The Canadian Dollar weakened significantly against the U.S. Dollar, trading down to a level not seen since July of 2009. The decline in the rate totaled -2.9% yesterday and another -1.2% today.

The sharp decline was in part due to risk appetite favoring more stable currencies than commodity based currencies such as the Loonie, along with a sharp decline in oil prices. Oil is Canada’s largest export. Also pressuring the rate were expectations of the Federal Reserve beginning to raise interest rates sometime next year.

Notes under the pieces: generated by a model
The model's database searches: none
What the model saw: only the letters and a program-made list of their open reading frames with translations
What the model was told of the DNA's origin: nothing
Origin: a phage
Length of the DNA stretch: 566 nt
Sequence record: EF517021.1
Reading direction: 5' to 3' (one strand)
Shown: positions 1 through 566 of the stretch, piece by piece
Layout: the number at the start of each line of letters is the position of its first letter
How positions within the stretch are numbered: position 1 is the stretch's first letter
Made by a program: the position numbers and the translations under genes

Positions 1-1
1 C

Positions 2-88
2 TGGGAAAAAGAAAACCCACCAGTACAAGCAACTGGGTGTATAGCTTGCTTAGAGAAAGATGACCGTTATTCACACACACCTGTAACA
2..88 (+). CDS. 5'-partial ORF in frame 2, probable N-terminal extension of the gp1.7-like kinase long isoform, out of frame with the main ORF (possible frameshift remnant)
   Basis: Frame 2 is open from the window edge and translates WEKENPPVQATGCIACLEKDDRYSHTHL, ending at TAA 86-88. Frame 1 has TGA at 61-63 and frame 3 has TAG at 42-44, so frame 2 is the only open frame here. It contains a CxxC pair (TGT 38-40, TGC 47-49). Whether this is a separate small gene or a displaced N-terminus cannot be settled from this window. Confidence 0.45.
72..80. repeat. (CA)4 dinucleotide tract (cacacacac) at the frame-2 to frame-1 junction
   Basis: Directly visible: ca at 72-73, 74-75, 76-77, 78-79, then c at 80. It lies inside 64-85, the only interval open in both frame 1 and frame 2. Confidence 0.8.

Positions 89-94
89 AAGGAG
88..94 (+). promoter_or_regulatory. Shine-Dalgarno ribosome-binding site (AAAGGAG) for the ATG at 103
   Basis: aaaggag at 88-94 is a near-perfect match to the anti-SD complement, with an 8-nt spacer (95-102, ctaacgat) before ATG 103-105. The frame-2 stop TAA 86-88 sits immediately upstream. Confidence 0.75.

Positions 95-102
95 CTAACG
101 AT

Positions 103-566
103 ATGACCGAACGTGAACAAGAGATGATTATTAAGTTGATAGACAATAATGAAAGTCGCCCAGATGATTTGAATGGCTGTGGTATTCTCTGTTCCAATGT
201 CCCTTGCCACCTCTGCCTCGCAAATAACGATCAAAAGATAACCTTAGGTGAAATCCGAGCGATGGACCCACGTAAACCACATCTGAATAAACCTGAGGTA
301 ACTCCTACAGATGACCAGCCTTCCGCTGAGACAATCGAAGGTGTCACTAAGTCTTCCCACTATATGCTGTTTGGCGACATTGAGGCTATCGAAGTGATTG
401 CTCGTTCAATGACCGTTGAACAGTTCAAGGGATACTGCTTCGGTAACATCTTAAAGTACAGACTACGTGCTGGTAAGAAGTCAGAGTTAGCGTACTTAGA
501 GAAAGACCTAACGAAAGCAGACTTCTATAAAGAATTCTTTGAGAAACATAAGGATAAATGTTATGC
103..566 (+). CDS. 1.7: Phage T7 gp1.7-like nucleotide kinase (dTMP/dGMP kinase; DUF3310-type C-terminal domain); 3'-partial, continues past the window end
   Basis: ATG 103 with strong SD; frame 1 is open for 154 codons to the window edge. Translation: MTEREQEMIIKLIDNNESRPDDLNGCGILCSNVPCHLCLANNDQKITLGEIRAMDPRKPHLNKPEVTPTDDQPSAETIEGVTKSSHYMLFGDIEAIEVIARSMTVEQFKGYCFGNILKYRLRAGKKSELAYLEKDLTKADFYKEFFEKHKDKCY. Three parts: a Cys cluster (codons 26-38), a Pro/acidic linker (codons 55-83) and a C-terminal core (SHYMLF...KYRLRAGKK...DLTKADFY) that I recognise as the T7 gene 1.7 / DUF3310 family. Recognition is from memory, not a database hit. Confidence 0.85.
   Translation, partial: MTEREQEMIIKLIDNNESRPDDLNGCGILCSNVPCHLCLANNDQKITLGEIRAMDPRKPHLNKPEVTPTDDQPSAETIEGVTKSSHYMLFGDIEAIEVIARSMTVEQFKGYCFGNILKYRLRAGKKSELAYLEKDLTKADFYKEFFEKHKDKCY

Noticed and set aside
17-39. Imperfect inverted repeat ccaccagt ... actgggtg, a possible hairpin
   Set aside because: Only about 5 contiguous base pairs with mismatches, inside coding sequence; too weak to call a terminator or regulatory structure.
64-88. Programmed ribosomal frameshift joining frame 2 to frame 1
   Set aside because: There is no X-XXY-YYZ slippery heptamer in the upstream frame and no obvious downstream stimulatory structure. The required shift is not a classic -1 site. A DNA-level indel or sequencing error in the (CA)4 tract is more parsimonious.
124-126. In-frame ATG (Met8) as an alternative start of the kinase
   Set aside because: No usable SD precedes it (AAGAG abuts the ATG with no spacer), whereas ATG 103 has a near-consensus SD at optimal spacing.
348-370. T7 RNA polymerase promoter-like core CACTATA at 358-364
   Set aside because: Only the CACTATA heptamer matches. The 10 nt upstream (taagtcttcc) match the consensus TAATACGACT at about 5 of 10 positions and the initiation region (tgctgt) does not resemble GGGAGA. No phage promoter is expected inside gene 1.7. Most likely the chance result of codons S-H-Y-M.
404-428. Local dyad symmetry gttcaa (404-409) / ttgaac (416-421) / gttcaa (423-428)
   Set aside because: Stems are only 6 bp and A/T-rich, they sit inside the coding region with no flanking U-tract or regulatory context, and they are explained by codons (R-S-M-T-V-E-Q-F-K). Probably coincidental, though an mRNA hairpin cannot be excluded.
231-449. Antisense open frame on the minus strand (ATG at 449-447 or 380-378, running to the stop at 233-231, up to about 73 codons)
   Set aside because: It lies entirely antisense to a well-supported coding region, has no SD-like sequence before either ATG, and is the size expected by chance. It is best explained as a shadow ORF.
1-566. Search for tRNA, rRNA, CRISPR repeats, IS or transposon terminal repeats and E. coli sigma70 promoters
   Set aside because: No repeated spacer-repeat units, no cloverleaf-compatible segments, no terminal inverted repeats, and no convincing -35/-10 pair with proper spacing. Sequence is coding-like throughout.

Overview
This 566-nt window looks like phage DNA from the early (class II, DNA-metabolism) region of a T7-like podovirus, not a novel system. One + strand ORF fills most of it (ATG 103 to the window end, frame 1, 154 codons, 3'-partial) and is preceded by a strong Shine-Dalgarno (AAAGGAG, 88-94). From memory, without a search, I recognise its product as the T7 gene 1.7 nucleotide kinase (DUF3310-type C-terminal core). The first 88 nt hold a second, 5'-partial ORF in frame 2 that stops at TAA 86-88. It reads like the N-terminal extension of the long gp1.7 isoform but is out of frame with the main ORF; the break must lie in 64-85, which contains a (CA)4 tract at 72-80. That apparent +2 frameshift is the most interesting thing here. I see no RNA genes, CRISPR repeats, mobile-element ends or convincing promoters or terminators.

Oil prices seem to be the catalyst for this recent downward move in the Loonie however. Yesterday, the crude oil futures contract for November delivery declined -$3.90 to USD $81.84 per barrel, the lowest level for crude since June of 2012. Also, the International Energy Agency cut its oil demand growth forecast by one fifth due to weaker growth.

A decline in Canadian bond yields also weighed on the currency, with the yield on the two year Canadian government bond falling below 1 percent to its lowest level since February. The two-year government bond was up +13 cents to yield 0.985%, while the benchmark 10-year rose +53 cents yielding 1.950 percent, its lowest yield since May of 2013.

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